• Integrate Synthetic Trainers with Electronic Performance Support Systems to allow training to be conducted anywhere, anytime, and to provide a more effective on-job performance support environment.
  • Migrate individual and subteam operator training to a reconfigurable PC environment.
  • Convert from using actual equipment for technical training to the use of a blend of Computer Based Training, Synthetic Equipment Trainers and Part Task Trainers (if and when required).
  • Install the infrastructure and implement policies to allow individuals to access training as needed, rather than when it is convenient for the training organization.
  • Make training available at the main operating bases to make training more accessible, to reduce travel and living costs, and to facilitate continuous refresher training.

Return On Investment (ROI)
Each organization, at whatever level, will have unique factors and variables that influence their specific ROI calculations. It is likely, however, that they will see similar benefits to those calculated by the United Kingdom Ministry of Defence (Royal Navy). The Royal Navy assigned a high-level study team in 2003 to analyze their maintainer training pipeline and concluded that significant gains could be achieved if they migrated from the use of actual equipment to the adoption of Synthetic Equipment Trainers. It was also determined that significant cost-savings would result from an evolution from a centralized school training environ­ment to a system that allowed training to be conducted at each of the Navy’s operational bases and aboard deployed warships. Other conclusions included:

  • Potential to reduce training time by 30–50% to meet performance standards.
  • Potential to recover 8–12% of available technical manpower for reassignment to operational jobs.
  • Potential significant reductions in:
  1. Cost of training;
  2. Size of training establishments (housing, messing, support staff, instructor staff, classrooms, etc);
  3. Associated travel and living costs.
  • Potential improvement in system operational availability, and collateral decrease in maintenance induced failures and the requirement for “third-party” technical assistance.
  • Potential to eliminate cognitive skill fade in technical staff.

As a result of their ROI calculations, the Royal Navy has authorized the establishment of Waterfront Training and Educa­tion Centres (WTECs) at each of the Fleet Concentration areas, and will award a series of contracts in 2005 to convert existing courses to a format that is deployable to each WTEC.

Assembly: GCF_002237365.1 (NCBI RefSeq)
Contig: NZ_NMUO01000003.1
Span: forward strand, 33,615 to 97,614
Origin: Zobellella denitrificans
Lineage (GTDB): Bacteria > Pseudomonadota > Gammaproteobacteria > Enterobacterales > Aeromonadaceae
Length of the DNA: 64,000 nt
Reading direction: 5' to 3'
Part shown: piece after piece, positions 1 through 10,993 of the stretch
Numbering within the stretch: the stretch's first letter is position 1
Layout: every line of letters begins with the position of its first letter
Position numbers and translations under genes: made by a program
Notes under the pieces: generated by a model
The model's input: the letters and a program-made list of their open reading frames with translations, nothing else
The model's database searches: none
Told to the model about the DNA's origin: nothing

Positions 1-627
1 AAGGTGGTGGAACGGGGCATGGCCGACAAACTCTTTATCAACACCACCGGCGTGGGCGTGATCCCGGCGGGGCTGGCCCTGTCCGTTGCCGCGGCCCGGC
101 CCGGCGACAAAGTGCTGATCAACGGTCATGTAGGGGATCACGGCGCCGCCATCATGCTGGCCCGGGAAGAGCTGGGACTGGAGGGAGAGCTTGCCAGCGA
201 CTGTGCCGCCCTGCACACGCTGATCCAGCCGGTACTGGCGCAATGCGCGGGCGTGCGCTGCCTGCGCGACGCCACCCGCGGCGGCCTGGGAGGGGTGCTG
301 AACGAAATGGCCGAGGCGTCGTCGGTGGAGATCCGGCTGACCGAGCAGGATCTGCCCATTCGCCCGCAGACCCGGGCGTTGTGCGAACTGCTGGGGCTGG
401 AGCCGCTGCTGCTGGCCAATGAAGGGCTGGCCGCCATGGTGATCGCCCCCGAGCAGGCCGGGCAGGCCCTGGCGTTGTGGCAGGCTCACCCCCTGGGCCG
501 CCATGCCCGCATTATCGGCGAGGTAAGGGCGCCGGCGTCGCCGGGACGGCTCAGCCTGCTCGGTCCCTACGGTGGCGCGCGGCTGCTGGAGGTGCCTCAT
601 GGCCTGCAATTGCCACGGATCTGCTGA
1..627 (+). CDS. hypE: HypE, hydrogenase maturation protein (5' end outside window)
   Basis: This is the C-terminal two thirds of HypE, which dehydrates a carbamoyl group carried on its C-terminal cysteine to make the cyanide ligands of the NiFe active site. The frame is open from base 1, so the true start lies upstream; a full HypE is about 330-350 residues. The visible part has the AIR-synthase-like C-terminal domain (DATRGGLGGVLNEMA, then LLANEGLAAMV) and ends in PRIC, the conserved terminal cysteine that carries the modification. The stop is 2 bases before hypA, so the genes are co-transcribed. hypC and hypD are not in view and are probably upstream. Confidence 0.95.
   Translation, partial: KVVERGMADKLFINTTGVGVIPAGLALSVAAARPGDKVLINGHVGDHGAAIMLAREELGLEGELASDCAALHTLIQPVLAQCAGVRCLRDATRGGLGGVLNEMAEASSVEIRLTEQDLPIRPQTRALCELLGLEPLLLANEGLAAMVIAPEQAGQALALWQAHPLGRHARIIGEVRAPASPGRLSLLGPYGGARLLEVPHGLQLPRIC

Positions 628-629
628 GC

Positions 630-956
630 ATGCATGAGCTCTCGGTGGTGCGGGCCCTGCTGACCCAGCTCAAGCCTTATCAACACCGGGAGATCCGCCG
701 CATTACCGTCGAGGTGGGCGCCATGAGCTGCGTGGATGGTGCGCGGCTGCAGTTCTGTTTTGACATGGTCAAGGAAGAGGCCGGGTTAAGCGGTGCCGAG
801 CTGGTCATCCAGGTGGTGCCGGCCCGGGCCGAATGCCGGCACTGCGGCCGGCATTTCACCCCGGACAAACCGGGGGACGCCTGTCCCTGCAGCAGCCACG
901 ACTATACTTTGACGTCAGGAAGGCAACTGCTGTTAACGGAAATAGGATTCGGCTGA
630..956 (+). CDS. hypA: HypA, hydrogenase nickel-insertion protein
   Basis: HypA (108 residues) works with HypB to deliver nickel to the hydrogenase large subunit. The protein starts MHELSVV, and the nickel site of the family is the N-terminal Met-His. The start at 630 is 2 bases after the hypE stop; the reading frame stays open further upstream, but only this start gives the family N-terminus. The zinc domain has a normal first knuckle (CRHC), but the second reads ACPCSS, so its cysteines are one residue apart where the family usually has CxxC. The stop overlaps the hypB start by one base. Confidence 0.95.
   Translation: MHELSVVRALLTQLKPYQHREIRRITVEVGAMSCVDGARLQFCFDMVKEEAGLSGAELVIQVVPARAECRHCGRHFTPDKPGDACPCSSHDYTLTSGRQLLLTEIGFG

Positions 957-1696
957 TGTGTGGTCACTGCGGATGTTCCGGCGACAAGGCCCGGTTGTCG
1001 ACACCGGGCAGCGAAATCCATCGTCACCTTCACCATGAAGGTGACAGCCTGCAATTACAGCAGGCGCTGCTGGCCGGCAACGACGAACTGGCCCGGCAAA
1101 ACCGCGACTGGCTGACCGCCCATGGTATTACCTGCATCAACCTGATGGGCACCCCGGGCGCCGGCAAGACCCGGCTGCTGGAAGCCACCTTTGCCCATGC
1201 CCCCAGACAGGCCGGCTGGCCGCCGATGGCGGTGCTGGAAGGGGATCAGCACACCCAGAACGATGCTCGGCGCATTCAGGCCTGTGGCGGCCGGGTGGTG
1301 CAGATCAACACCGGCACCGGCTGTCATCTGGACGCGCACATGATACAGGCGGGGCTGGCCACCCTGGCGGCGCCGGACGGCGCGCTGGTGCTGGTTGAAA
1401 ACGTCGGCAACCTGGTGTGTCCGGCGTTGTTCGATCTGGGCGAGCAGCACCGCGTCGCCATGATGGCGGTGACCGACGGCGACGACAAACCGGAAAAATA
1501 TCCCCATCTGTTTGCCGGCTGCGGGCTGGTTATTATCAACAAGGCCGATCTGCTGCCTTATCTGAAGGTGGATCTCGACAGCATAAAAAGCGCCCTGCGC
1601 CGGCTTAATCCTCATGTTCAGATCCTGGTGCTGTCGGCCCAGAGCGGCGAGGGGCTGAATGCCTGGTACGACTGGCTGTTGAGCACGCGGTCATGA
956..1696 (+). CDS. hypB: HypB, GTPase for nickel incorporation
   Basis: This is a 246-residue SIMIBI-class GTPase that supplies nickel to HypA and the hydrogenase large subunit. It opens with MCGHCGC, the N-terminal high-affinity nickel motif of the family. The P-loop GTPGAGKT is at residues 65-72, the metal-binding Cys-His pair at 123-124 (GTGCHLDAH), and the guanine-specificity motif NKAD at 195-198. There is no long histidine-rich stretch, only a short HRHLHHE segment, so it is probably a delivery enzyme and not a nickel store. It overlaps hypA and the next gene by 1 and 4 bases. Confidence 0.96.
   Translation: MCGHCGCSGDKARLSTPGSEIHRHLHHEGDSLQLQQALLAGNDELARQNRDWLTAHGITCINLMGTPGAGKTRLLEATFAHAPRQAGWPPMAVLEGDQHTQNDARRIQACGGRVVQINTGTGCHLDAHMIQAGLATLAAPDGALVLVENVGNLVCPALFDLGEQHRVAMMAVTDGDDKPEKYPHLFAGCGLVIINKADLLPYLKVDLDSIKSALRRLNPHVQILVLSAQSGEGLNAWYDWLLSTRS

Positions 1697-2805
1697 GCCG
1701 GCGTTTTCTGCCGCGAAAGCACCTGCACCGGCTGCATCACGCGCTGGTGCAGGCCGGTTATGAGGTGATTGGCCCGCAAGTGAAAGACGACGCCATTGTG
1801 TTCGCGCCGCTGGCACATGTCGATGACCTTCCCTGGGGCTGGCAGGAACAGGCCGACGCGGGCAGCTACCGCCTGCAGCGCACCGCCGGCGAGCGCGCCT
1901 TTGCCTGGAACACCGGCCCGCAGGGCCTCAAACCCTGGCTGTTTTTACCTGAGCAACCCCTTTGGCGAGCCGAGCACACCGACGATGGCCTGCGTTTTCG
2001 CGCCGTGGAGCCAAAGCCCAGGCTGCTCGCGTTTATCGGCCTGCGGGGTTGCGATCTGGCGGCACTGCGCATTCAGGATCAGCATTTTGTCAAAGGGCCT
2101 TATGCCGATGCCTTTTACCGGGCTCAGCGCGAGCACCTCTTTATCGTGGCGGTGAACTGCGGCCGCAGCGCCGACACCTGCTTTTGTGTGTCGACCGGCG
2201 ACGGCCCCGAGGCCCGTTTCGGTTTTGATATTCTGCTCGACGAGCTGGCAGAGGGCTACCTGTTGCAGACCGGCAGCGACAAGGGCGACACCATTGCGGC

Success Factors
Government departments that have realized the quickest Return on Investment have had similar approaches to revising their training organizations. Common approaches include:

  • Assigning a senior officer to implement necessary changes under senior-level departmental mandate.
  • Issuing formal departmental policy state­ments to encourage and support changes.
  • Providing adequate funds for the transition.

Government departments, military and security forces of countries that have ­scrutinized their legacy training systems have all identified the potential for very significant cost savings and the potential to convert “staff in training” to “staff in operational positions.” Military planners are finding that the time invested in a review of the training overhead account is yielding very lucrative returns in terms of cost savings and operationally available personnel.

Stan Jacobson is the Senior Manager at Lockheed Martin Canada responsible for Synthetic Equipment Trainers and advanced in-service support solutions for technical personnel. An internationally-recognized leader in technical training solutions, Stan frequently provides expert advice to government and commercial clients. He is the Conference Chairman for the International Training and Education Conference (ITEC 2005), Europe’s major military training & education conference.
© FrontLie Defence 2005